In these days, we have realized that the assumed unexpected and impossible might actually happen. Every now and then I think about the moment when I took my flight from Milan to Hanover on the 20th of February 2020. I clearly remember my accurate plans of my 4 days back home in Germany. The first thing on my to-do-list was, selecting the wedding dress for a close friend of mine, celebrating the birthday of my father and then traveling after 3 days at home to Berlin to participate in an event for my business Nampelka. Yet, we have the 15th of April and I am still at home with my family in Germany – the initial 4days planned got extended to 55 days. The previous unexpected seems suddenly very real: our metropolitans become ghost cities, the intense care of hospitals become overcrowded, dead bodies are carried out of Bergamo by the military, parents become unmeant teachers for their children, doing grocery shopping becomes our highlight of the day, and virtual meetings become our only social contact.
All these events lead to a certain perception of fear and unease throughout the countries and societies. It is the feeling of uncertainty that scares us, the feeling of being powerless. Our inability to foresee the future drives us crazy because we are used to organize in advance the next months, and years in our private life as well as in business. We find ourselves in a situation in which something that 2 days ago has been perceived as something impossible, it now turns out to be pretty realistic. Imagine just two month ago, who would ever had imagined that Lufthansa is forced to park 700 out of the 763 aircraft on the ground? Or that the ecosystem around Airbnb is falling apart by losing 96% of its bookings worldwide? Although, we know that our environment had become more and more dynamic over the years, the severity we recently face is definitely another level.
Before the crisis of the corona pandemic, we already have started to use the trendy managerial acronym VUCA that stands for volatility, uncertainty, complexity, and ambiguity to show that we know how to manage complex situations. Buzzwords such as ‘agility’ have entered the daily life of many firms and are supposed to lead to flexible structures that generate innovation. For example, tools as SCRUM or design thinking should produce innovations in a short period of time. So, it seems like we already have the appropriate tools and mindset to face uncertain, volatile and complex environments.
Why so many firms struggle then to reinvent their business models according to the new challenges that the global pandemic of coronavirus has brought us?
Well, it seems like those tools are made for times when things are going well, not for a global crisis. For example, design thinking works great when you have a lot of time to try it out, when you have the time and money to have endless customer journeys and endless interviews. Luckily, we can find nice surprises that might help us in understanding how to navigate our businesses through the current uncertainty. There are some firms that are in less trendy and innovative sectors, and yet showing how agile and flexible they can be. “Fair Care!” the German exhibition stand construction from Frankfurt faced a huge crisis as all of a sudden, all the orders for next fairs has been cancelled. Instead of closing down his business, Sven Obert the manager, decided to turn his business model inside out. “My mother told me that an acquaintance made a partition out of plexiglass for his wife, who works in a pharmacy. That gave me the impulse”. Just within one day they were able to change their whole production to the new product for which they have again plenty of orders. Even though it cannot lead “Fair Care!” to a new business model in the long-term perspective, it can guarantee the firm’s survival over the crisis.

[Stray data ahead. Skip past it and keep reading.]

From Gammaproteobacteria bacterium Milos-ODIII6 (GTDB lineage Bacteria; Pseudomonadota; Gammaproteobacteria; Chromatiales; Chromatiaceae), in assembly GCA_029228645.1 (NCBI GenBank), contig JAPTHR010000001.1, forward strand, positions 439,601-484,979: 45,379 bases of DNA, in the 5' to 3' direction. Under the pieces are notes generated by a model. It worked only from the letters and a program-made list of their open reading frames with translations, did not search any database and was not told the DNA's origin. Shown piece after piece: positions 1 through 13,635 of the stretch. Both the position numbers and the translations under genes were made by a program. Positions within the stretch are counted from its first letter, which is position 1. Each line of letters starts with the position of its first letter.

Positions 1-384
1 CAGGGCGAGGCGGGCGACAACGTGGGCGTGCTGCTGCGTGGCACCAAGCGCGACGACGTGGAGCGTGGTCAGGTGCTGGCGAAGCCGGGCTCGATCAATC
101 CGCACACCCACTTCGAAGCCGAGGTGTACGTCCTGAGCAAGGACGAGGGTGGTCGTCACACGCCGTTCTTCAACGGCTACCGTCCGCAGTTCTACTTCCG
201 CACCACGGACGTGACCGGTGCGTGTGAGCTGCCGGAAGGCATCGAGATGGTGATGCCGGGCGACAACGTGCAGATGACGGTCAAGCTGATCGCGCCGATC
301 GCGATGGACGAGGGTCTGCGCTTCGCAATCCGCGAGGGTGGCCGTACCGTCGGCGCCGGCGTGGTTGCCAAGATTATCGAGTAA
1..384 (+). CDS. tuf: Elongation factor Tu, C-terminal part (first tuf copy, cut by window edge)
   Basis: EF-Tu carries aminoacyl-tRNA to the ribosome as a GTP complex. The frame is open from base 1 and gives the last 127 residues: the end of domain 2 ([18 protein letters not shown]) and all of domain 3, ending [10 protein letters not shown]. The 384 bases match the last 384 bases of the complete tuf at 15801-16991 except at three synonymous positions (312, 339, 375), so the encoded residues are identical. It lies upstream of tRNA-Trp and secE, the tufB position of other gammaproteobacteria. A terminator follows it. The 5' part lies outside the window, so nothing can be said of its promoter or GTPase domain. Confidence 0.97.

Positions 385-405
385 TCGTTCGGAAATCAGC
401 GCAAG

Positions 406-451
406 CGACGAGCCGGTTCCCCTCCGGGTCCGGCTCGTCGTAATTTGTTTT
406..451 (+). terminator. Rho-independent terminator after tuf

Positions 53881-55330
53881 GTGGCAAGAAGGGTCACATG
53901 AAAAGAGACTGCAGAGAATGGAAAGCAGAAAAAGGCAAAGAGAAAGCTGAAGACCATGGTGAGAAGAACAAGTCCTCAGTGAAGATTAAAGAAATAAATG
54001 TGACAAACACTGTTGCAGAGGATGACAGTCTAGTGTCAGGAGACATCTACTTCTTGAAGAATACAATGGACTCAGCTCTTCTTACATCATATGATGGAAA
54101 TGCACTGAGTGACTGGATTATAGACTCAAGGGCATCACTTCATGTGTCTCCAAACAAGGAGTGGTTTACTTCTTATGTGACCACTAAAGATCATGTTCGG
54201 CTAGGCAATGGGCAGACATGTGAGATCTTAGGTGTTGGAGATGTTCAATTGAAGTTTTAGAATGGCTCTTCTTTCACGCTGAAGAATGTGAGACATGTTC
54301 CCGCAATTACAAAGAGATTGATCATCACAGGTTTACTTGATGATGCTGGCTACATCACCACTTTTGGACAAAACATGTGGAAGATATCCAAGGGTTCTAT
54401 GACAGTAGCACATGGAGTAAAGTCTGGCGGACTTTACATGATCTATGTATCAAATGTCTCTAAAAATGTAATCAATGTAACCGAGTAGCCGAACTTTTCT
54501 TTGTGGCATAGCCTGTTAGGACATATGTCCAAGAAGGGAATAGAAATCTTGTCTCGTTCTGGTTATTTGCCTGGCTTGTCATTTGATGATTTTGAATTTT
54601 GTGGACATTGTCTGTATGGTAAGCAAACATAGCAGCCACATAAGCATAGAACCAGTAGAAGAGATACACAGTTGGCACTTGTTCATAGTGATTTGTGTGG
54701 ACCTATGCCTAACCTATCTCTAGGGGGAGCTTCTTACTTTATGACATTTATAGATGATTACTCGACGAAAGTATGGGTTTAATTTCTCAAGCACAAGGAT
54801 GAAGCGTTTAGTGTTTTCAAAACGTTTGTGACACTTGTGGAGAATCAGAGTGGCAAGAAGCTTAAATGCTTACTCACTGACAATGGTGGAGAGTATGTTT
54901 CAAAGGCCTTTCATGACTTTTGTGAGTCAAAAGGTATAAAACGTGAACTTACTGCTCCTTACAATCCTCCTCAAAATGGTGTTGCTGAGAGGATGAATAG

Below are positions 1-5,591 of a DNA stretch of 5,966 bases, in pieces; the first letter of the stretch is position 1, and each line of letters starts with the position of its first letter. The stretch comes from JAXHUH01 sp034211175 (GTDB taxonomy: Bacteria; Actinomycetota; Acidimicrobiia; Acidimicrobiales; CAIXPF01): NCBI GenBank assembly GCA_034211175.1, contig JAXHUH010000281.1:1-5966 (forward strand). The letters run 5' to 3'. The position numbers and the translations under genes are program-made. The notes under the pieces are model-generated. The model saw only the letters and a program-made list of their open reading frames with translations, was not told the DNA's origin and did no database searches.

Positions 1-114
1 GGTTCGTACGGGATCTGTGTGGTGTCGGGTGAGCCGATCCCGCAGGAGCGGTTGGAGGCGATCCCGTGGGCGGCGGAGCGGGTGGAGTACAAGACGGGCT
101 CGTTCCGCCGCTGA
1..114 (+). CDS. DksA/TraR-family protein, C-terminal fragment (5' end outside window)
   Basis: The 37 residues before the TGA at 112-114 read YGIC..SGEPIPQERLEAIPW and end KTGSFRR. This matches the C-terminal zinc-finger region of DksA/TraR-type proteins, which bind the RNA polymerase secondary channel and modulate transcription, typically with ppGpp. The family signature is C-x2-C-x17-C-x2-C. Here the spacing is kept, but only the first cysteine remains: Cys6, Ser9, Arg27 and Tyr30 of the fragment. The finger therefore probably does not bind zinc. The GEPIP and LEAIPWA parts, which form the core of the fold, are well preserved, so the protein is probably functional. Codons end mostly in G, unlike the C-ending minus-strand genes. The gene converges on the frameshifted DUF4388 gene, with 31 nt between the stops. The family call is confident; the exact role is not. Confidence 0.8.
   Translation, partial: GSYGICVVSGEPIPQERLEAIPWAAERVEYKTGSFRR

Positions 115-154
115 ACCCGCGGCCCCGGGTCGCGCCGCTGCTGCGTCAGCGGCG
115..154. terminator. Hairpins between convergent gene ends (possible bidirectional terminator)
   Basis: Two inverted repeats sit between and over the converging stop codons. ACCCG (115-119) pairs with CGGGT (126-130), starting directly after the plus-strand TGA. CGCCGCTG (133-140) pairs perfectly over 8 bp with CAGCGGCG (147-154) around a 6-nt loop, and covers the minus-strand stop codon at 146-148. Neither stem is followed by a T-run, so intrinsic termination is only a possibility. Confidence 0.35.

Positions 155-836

What can we learn from this story? Regardless their traditional business, we have seen that the manager was able to exploit a completely new opportunity that flew by coincidentally. He knew that they have all the required resources and means to produce those partitions to protect the pharmacists, and he also knew that there will be a market for it. That is why, he did not hesitate to change his business model. Just like “If life gives you lemons, make lemonade”. This saying represents one principle of the effectuation theory that has been introduced by the American scholar Saras Sarasvathy in 2001 (https://www.effectuation.org, https://www.effectuation.at/). Effectuation contains principles that provide you a guidance how to navigate your business (and even your personal life) under high uncertainty. Despite its strong academic background, it has not been yet implemented in the field. This fact is intriguing to me, because it seems like we could learn a lot from it. Especially, in times where we feel the negative impacts of uncertainty more than ever before.
Maybe we should all follow more the idea of “if life gives you lemons, make lemonade” instead of asking for some tequila?